Many New Mexicans balked at a claim from a top Democratic Party official that the U.S. Supreme Court’s Citizens United decision explains the party’s recent losses here.
Debra Haaland, chairwoman of the Democratic Party of New Mexico, made the assertion about Citizens United — which allows unlimited spending on elections by third-party groups — in a recent interview with NMPolitics.net.
But Democrats, like Republicans, have embraced Citizens United, as NMPolitics.net pointed out to Haaland. In the last election cycle unions gave millions in New Mexico, most of it to super PACs trying to win state House races for Democrats.
Instead of blaming a court ruling, many said the Democratic Party needs to take a long, hard look inward.
Taking their power for granted. Not uniting behind a platform. Failing to address the state’s systemic problems. Not building a strong communications network. Tolerating corruption. Those are among the reasons Democrats have recently ceded power in New Mexico, including losing control of the state House of Representatives in 2014 for the first time in 60 years, many said in discussions NMPolitics.net facilitated on Facebook.
“Give the voters a little credit. Perhaps they looked back over the six decades the Democrats have ruled New Mexico and saw a state in last place or nearly so in jobs, education, health care, business, income and quality of life,” Bernie Digman of Las Cruces wrote in a discussion on my Facebook page.
Robb Chavez of Albuquerque said former Gov. Bill Richardson and current President Barack Obama, both Democrats, share blame for the party’s losses in New Mexico. In a discussion on NMPolitics.net’s Facebook page he called Haaland “an idealist who doesn’t like critiquing her own party’s shortcomings and prefers to spout the national party’s talking points.”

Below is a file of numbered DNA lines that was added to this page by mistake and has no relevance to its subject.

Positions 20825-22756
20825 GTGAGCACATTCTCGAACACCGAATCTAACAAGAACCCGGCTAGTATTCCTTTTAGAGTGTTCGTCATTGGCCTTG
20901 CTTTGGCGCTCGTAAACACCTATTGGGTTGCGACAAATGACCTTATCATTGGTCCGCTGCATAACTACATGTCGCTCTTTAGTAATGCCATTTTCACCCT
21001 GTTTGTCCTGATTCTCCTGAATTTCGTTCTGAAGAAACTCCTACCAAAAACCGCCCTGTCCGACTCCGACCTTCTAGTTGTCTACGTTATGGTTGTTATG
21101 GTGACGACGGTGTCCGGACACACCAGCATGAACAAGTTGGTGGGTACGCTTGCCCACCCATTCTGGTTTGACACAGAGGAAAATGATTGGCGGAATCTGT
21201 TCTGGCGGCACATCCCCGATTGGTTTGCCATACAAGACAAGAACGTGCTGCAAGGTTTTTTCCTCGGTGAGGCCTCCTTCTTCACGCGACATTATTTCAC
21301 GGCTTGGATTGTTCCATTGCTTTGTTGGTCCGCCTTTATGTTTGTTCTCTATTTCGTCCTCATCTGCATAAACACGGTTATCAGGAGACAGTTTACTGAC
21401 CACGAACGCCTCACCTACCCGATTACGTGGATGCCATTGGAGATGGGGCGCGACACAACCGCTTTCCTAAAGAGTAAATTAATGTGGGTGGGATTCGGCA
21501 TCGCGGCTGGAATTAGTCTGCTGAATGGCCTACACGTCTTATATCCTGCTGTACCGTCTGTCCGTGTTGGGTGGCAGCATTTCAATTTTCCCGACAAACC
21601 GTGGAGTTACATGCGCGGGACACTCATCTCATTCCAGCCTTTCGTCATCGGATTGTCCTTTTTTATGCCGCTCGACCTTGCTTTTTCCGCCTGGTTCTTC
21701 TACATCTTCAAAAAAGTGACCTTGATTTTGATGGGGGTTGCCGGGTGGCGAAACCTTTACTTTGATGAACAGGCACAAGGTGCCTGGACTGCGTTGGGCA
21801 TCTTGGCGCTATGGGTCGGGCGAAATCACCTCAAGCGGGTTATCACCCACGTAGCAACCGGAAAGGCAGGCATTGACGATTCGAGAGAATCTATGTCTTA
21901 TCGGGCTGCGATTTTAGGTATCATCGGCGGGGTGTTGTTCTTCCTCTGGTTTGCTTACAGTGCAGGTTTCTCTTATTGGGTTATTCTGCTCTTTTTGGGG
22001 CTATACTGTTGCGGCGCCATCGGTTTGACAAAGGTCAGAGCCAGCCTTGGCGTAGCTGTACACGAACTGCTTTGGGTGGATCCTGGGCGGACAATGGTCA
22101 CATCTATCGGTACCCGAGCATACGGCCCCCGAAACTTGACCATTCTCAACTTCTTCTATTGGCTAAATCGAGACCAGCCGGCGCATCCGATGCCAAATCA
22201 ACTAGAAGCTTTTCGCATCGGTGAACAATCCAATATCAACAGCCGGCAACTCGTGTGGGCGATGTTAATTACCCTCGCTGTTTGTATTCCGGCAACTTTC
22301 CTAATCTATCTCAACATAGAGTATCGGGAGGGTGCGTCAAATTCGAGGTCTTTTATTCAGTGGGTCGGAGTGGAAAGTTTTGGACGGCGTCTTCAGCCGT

David Alcon of Albuquerque, son of Democratic state Rep. Eliseo Lee Alcon, also mentioned the former Democratic governor.
“New Mexico continues to say ‘anything but Richardson,'” he wrote. “The new chair appears to be deaf to these remarks too.”
Democrats ‘became lazy’
Greg Graves of Dexter said New Mexico must address many problems Haaland cited — such as income disparity, issues with the education system, and climate change. But he said Democrats, who controlled state government for decades, share blame for the failures.
“If the problems Ms. Haaland describes are the issues of the day, perhaps she should look to her party as the cause, take the blame, and develop solutions,” Graves wrote.
Some joined Haaland in blaming Citizens United. Despite the evidence to the contrary, many suggested Republicans are winning by spending more money than Democrats. But Jeffory Parsons of Las Cruces shared data showing that, in federal races, Democrats significantly outspent Republicans in New Mexico in 2014.
And Timothy B. Smith of Las Cruces pointed out that Democrats “have their own sources of outside money.” He said Republican Gov. Susana Martinez “left a door open with the way the (state Public Education Department) is treating teachers and students,” but Democrats “failed to take advantage of it” during the 2014 election.
Democrats have lost ground in New Mexico because they “became lazy” and “thought they could do no wrong,” wrote Larry Evans of Las Cruces. He suggested Republicans could be vulnerable to the same problem if they continue “rubber stamping” the work of Martinez, who he believes “only cares about her own future.”
Rebuild the platform
The Facebook conversations reflected the tension between conservative and progressive Democrats in New Mexico, Claudia Anderson of Farmington pointed out. The Democratic Party needs to rebuild its platform to “reflect both fiscal conservatism and social progressivism,” she wrote.